Irish Government breaching European law by withholding critical details of animal tests

Irish Government breaching European law by withholding critical details of animal tests

Controversial Botox poisoning tests obscured

The HPRA’s publication of Ireland’s 2015 animal testing figures reveals that the Government continues to breach European Union legislation on their format. [1] The Irish Anti-Vivisection Society (IAVS) has discovered that the Government has failed to implement new rules passed in 2012 that were intended to inform the public and help coordinate efforts to develop new non-animal alternative tests.

The most critical omissions surround the failure to report on the purpose of animal toxicity tests, where chemicals are force-fed to or injected into animals. [2] This is particularly relevant in Ireland as toxicity tests accounted for 65% of all animal experiments in 2015. As a result, the public are being kept in the dark about whether animal tests are being done for medical purposes or for more controversial aims such as for the sake of marketing new pesticides or industrial chemicals. (The IAVS has previously persuaded the Government to correct these figures after pointing out that non-medical tests were incorrectly categorised as for medical purposes [3] ). In particular, the missing data has obscured controversial licences granted to conduct poisoning experiments to test botox-type products. [4]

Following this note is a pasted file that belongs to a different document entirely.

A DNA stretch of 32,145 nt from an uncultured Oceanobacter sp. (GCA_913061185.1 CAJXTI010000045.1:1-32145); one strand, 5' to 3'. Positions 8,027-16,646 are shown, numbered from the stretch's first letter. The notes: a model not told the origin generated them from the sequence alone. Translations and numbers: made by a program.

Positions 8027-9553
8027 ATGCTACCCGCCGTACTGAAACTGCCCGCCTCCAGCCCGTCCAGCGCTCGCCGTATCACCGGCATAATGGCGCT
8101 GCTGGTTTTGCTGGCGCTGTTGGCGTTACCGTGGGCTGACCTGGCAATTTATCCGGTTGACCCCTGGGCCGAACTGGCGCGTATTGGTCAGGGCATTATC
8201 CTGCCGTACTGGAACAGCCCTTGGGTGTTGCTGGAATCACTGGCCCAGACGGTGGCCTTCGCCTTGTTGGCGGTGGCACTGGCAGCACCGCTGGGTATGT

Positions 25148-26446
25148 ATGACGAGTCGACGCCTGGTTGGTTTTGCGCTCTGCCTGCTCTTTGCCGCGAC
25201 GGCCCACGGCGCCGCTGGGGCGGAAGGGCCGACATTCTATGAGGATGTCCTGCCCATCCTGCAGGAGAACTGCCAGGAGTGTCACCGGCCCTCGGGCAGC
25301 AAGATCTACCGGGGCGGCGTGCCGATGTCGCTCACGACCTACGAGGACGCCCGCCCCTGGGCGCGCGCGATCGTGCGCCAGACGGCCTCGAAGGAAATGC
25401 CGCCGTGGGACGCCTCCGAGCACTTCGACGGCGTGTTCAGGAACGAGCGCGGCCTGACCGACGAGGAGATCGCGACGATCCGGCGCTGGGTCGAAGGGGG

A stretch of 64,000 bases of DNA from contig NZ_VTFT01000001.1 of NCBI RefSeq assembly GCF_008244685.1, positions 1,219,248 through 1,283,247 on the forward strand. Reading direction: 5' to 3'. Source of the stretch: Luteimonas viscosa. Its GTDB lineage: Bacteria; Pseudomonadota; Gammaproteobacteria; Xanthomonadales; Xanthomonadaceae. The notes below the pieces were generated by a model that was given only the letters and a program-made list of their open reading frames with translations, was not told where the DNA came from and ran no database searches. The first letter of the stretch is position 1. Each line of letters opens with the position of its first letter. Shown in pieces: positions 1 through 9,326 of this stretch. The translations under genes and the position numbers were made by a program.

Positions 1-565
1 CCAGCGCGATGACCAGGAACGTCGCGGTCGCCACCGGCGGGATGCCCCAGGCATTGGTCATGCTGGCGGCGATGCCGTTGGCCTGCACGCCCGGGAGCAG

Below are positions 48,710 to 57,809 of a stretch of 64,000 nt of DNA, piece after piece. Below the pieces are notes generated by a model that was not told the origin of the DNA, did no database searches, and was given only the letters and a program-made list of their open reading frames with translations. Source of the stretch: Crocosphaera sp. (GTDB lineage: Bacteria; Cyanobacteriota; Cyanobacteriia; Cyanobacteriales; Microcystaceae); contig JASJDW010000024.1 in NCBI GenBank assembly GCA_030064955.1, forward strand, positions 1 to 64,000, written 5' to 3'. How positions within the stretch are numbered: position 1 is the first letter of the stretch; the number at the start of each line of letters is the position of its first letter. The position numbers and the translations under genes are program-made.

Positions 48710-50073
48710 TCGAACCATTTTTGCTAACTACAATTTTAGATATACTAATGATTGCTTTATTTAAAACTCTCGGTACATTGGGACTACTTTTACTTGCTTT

The HPRA does mention in their commentary on the statistics that 99.6% of ‘Toxicity and pharmacology testing’ were mice subjected to ‘acute and subacute toxicity testing’. They appear to be collecting the required statistics but not presenting them comprehensively or clearly.

IAVS chairperson Yvonne Smalley comments:

‘We sincerely hope that the HPRA’s breaches of European law are due to an oversight rather than a deliberate attempt to withhold information from the public. But even on the more optimistic interpretation, it suggests a lack of official rigour and attention to this critical issue. Despite the potential of non-animal alternatives, the government has continued to licence the most harrowing poisoning tests for botox-type products, even when they are intended for mere cosmetic use. This dodgy practice breaks the spirit of long-standing laws banning animal testing for cosmetics, just for the sake of short-term profiteering. These tests are highly unpopular and borderline illegal – we need accountability to reassure the public that this problem is being dealt with as a matter of urgency.’


[1] Commission Implementing Decision 2012/707/EU.

[2] Our comparison of the Irish statistics with EU requirements reveals that the Irish government is failing to provide the following tables required by EU legislation: numbers of animals re-used in more than one experiment, animals used to create new types of GM animals, the legal reason for toxicity tests, the type of substance tested or produced using animals, the use of animals to test batches of chemicals, the types of toxicity test including whether they involve lethal methods.


[4] and